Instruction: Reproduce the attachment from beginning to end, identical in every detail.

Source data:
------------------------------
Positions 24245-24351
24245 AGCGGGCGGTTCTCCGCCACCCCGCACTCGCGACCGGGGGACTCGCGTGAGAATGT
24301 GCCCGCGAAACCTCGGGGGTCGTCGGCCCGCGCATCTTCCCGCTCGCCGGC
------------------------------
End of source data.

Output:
Positions 24245-24351
24245 AGCGGGCGGTTCTCCGCCACCCCGCACTCGCGACCGGGGGACTCGCGTGAGAATGT
24301 GCCCGCGAAACCTCGGGGGTCGTCGGCCCGCGCATCTTCCCGCTCGCCGGC